Personal data is shared between Google Chrome and Google Server. This is a default setting and can be set to your liking, so that you can browse Chrome with ease and lose privacy in the process. Here we will show what each feature sends to Google – the complete information of the hows and whys. However, disabling many of the options may leave you without some features on Google Chrome – as each option has some advantage to them. It is still better to make knowledgeable decisions, if you want to reduce the amount of data sent to Google.
Go to the wrench menu on the top right corner of Google Chrome and select Options to check the page for options on Chrome. Google search and Chrome instant search work the same way and when you begin to type in Chrome’s address bar a whole page emerges with search results. All that you type is sent to Google. So if the Chrome instant search is enabled then you need to uncheck the Enable Instant Check Box on the Basics tab. Usually Instant Search is disabled, but it is better to make sure and check just in case.
Do Not Let it Sync
Chrome synchronizes all the extensions, passwords and any bookmarks, among other browsing data, between different computers that you may use. This is done by loading the data on Google’s servers. If that is something you do not want (that is having all your data stored at the back end) then you can click the Disconnect icon on the Personal Stuff tab to entirely disable Chrome from syncing your data among computers. Another option is to have it encoded, so that your personal data can be stored in servers in unreadable format. By checking the Advanced icon in the Sign In area, select “Encrypt all synced data” to activated the encryption. This way all your browsing data is synced, but is no longer in danger of being “read”. By choosing your own passphrase, you will make sure that Google would not be then able to read your data; but you will need this passphrase to be able to synchronize each computer with Chrome.
The Private Affair
There are five different privacy options in the privacy section on the Under the Hood tab.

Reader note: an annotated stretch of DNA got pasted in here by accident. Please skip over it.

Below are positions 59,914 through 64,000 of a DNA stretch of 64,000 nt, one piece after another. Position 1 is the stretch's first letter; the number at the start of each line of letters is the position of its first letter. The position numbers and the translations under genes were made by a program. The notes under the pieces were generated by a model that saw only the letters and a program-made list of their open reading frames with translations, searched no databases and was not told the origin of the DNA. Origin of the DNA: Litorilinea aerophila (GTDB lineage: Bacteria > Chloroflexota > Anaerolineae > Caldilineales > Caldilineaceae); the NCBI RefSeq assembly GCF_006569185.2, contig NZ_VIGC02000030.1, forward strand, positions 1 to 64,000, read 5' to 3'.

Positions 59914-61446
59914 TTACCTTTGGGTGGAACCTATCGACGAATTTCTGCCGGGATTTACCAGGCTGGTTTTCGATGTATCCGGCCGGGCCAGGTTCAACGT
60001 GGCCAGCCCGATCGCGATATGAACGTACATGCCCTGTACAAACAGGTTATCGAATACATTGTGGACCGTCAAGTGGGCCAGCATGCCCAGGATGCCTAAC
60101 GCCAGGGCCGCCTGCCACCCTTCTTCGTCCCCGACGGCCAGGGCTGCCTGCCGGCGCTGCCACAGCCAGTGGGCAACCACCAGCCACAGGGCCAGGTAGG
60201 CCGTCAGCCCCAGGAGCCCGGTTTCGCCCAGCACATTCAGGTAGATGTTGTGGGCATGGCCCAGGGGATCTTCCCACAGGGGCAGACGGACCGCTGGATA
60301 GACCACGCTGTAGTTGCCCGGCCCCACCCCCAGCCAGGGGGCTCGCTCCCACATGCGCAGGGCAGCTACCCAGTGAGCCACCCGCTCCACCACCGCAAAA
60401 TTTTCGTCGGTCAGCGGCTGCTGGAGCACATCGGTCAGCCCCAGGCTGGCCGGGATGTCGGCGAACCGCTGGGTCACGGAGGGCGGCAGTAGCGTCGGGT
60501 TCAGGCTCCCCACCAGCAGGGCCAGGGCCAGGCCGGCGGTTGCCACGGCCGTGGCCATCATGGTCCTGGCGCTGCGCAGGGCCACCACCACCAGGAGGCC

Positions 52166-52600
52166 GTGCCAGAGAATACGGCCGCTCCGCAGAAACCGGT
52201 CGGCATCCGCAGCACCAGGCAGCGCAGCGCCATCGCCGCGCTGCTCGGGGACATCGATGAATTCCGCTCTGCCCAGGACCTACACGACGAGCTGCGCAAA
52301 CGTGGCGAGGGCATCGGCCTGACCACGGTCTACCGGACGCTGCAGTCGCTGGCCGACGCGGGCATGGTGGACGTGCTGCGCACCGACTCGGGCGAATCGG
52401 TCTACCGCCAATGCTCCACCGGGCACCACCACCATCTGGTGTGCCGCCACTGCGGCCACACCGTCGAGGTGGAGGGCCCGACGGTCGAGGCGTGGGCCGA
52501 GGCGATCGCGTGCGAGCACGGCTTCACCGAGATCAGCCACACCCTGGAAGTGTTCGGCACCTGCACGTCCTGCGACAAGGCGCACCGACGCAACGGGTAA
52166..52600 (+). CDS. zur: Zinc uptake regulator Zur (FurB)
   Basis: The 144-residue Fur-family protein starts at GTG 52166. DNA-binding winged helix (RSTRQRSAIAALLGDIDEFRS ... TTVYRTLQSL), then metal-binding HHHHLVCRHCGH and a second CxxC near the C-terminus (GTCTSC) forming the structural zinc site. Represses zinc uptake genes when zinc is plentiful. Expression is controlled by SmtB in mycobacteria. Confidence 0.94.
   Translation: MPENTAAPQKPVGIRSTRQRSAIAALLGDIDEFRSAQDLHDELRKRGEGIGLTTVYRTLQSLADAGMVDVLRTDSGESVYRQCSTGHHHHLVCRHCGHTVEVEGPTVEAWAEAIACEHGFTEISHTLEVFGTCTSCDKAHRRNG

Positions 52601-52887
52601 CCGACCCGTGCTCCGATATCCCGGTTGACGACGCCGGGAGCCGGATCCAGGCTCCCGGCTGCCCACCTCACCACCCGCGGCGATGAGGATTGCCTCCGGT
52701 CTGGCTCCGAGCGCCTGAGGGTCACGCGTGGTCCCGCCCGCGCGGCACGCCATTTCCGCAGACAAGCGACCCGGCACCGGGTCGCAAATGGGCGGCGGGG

If you do not want Chrome to inform Google of addresses to sites that would not load then you need to uncheck the Navigation Errors checkbox. If you do not do so, then, Google sends website and search suggestions in response to Chrome sending in information about website’s that would not connect. Chrome then shows these suggestions of an error page.
By default all that you type in the address box is sent to the default search engine. In so doing, Google is able to send you addresses to similar websites in the menu that drops down below the address bar as predictions. If you uncheck the Prediction Service, Chrome would then not send everything that you type to Google.
Predict Network Actions controls Chrome’s automatic search of IP addresses of websites that are linked to the page you are on. It can load a new webpage in the background if your current website instructs it to. Google’s safe browsing feature also has Chrome download a listing of websites possible to be dangerous, without prompt. If you visit a potentially hazardous website, Chrome sends the site address, your IP address and your cookies to Google, albeit in a concealed format. Google then instructs Chrome whether the website is indeed dangerous or not. If you uncheck the “Enable phishing and malware protection” then Chrome will cease to give any warning the next time you visit these dangerous websites.
Often advertisers follow your online movements and send you advertisements. This is done through cookies. Chrome can be stopped from allowing third party cookies from tracking you if you enable the “Block third-party cookies” in the Content Settings icon under the Privacy section. However, for some sites to work properly you may need to disable it at a later time.
This is the only option that is disabled by default and instigates Chrome to forward information about general browser information – such as preferences, crashes and so on – to Google. It never sends complete addresses of each and every website (to Google) except for potentially malicious sites (when the option is enabled).
If you do not want to disable the cookies completely then there is another option whereby cookies are deleted when you close Chrome. With this option sites dependent of cookies still work and you would not be tracked through your cookies in return. However, you will have to log in into all your accounts after you open Chrome up again. But that is a small price to pay in the bigger scheme of things. To do all this, simply select the “Allow local data to be set for the current session only” option and your cookies would be as good as gone when Chrome is shut.
Your current location can be shared among sites through Allow All Sites on the Location section (in the Content Settings pane). This feature in Chrome allows for sites to offer weather updates and directions, however, you are asked before Chrome shares your location by default. Setting your option to Do Not Allow, you can inactivate the location sharing feature completely.
No matter if you have disabled some or all of the features mentioned here, the most important thing is that you now have control of your privacy options on Chrome. It is extremely useful to be informed about what you want to show and what you want to withhold from Google and even other sites. Being tracked or having your information shared and stored can make you feel quite uncomfortable, and rightly so. You can make the choice by following these simple steps to be able to have greater control of your privacy on Chrome. Knowledge is power. Make good use of it.